Magnolia × wieseneri Carr.

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Julian Sutton (2022)

Recommended citation
Sutton, J. (2022), 'Magnolia × wieseneri' from the website Trees and Shrubs Online ( Accessed 2024-06-19.



  • Magnolia × watsonii Hook. f.

Other taxa in genus


The second generation of progeny from an original hybridisation event; derivatives from the generation.
Organism arising via vegetative or asexual reproduction.
Grey-blue often from superficial layer of wax (bloom).
(syn.) (botanical) An alternative or former name for a taxon usually considered to be invalid (often given in brackets). Synonyms arise when a taxon has been described more than once (the prior name usually being the one accepted as correct) or if an article of the International Code of Botanical Nomenclature has been contravened requiring the publishing of a new name. Developments in taxonomic thought may be reflected in an increasing list of synonyms as generic or specific concepts change over time.


Julian Sutton (2022)

Recommended citation
Sutton, J. (2022), 'Magnolia × wieseneri' from the website Trees and Shrubs Online ( Accessed 2024-06-19.

USDA Hardiness Zone 5-8

RHS Hardiness Rating H6

This name covers all hybrids between M. obovata and M. sieboldii, including backcrosses to either parent, as well as F2 and subsequent generations of seedlings, so long as no other species becomes involved. Known only from gardens, they make large deciduous shrubs or small, bushy trees and are primarily grown for their fragrant flowers. Until the 1970s the slightly later synonym M. × watsonii was in general use.

Several very similar clones appear to exist (Treseder 1978); not all have cultivar names, and the original descriptions of M. × wieseneri and M. × watsonii were probably based on different clones (Clarke 1988). The rather leathery leaves are obovate, about 20 × 10 cm, bright green above with deeply impressed yellowish veins, glaucous and slightly hairy beneath; they tend to be clustered towards the shoot tips in false whorls. Flowers appear after the new leaves, rather sporadically from May to June in southern England; they are upward facing, initially cup-shaped but after a few days splaying open less attractively to 15–20 cm across. They have about nine white tepals and an eyecatching boss of red stamens. Their scent is perhaps the biggest attraction; variously described as ethereal, medicinal, spicy, aromatic, and pineapple-like (Gardiner 2000), it can be ‘almost overpowering’ (Edwards & Marshall 2019). Often confused with M. sieboldii, it is readily distinguished by its shorter-stalked, larger, upright flowers, and by the larger, more leathery leaves, with ten to fifteen pairs of veins (Bean 1981). Not a common plant, good specimens exist on both sandy and clay soils in Britain, although waterlogging is undesirable. Some particularly attractive examples at Nymans, W Sussex, are round-headed trees, one of them measured at 9 m × 126 cm in 2016 (The Tree Register 2022). An early reputation for being slow to establish may have been based only on poorly grafted specimens.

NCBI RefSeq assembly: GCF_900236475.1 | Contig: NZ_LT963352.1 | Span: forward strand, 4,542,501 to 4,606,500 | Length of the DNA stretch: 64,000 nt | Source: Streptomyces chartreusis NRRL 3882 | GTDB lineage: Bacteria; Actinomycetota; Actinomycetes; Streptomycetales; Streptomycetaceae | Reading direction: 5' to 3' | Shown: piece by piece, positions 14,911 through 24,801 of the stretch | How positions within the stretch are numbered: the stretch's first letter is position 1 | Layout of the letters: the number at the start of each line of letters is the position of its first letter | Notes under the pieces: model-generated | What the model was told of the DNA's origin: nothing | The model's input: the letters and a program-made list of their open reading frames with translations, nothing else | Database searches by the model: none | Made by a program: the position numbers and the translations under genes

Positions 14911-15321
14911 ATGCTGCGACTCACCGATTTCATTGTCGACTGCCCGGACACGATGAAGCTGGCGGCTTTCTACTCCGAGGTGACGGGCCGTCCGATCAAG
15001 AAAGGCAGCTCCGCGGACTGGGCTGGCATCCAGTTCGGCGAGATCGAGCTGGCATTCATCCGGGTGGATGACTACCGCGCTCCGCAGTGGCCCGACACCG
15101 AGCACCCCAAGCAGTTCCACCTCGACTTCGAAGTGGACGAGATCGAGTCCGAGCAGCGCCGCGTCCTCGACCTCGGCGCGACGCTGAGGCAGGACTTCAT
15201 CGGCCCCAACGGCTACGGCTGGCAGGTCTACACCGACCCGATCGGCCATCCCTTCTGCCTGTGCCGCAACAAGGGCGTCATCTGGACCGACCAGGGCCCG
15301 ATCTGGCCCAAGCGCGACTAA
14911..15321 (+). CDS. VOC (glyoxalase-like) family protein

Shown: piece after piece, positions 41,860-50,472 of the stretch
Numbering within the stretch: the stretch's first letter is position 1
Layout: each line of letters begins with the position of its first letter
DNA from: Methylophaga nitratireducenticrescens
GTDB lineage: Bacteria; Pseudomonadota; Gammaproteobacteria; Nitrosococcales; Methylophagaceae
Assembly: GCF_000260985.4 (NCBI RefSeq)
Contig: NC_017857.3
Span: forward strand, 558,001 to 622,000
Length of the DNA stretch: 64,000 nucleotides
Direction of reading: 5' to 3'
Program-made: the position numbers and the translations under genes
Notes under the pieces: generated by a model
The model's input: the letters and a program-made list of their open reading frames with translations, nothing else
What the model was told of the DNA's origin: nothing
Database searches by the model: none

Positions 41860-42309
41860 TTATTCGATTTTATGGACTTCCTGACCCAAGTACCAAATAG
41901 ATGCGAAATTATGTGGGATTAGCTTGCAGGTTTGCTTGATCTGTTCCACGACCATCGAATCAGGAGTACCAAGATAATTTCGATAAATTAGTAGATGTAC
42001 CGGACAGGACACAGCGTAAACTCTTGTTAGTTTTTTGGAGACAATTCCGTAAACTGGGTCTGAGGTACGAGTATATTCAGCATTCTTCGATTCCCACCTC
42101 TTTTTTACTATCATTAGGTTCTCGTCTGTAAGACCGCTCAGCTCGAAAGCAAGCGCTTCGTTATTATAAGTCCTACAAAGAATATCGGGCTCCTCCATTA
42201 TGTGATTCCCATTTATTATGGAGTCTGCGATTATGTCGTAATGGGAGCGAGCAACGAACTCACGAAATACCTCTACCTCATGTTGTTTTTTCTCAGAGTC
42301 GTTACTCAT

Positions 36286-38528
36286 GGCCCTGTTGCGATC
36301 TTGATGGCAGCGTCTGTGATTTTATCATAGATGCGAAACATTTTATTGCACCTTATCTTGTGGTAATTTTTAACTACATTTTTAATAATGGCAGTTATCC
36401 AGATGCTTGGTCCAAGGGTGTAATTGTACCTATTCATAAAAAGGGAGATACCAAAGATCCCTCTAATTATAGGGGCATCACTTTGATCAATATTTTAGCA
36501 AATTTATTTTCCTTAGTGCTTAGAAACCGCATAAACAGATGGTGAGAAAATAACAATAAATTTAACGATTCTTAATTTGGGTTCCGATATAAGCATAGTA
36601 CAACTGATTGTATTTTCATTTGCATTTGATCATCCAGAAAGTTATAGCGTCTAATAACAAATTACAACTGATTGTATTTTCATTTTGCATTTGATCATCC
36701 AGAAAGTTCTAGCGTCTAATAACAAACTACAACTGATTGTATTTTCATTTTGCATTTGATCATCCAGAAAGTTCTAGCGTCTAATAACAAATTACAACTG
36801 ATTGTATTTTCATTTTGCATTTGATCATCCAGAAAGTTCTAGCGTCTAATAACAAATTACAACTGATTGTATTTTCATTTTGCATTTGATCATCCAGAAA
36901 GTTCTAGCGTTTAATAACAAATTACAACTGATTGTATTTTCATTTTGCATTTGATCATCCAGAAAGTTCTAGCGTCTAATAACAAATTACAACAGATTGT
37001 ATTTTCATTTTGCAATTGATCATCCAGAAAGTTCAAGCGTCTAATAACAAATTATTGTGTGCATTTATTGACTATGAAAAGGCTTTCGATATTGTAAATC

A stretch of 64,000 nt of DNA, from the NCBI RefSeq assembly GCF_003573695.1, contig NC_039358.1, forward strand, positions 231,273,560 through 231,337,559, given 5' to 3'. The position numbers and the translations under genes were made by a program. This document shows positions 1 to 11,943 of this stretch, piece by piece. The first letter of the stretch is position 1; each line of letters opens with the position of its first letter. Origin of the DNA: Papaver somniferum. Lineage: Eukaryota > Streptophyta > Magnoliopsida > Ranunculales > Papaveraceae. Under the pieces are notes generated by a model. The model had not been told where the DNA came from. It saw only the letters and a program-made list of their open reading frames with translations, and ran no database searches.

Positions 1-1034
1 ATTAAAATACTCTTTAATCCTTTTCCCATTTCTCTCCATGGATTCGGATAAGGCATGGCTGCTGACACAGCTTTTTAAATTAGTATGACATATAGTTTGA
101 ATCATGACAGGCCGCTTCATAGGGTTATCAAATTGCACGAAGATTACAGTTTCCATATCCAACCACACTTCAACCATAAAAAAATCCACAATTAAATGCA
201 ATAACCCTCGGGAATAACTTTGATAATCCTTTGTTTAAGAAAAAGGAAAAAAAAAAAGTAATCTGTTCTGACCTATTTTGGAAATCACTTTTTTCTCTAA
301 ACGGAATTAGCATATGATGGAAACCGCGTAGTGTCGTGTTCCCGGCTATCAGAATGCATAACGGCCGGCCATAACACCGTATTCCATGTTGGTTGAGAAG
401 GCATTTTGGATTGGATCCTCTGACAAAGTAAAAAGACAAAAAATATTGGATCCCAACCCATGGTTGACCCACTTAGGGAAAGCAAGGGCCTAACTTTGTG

M. × wieseneri has been grown for many centuries in the Kyoto area of Japan; it may have originated in gardens there or in China (Smithers 1984). It reached Europe from Japanese cultivation in 1889, displayed at both the Japanese Court stand at the Paris Exposition and on a nurseryman’s stand at another Paris exhibition; both M. × wieseneri and the synonym M. × watsonii were described from these introductions, probably not from a single clone (Treseder 1978). Carrière’s epithet commemorates a Monsieur Wiesener of Fontenay-aux-Roses, who purchased the type plant at the show.

Such a lovely plant deserves wider cultivation.

'Aashild Kalleberg'

Fast growing upright small to medium tree, single-stemmed with very symmetrical branching pattern; leaves very large, to 43 × 17 cm. Floriferous, with proven hardiness in Scandinavia. From open-pollinated seed of M. sieboldii at Gothenburg Botanic Garden, Sweden, raised by Olav Kalleberg, Norway; selected 1995.

'William Watson'

This chance seedling from M. × wieseneri, probably a backcross with M. obovata as the pollen parent, belongs here if this surmise is correct. It has larger leaves and flowers (just as powerfully scented), and tends to make an upright medium tree. It originated in Sir Peter Smithers’ garden at Vico Morcote,Switzerland, before 1996. William Watson, a 19th century Assistant Curator at Kew, was originally commemorated by M. × watsonii.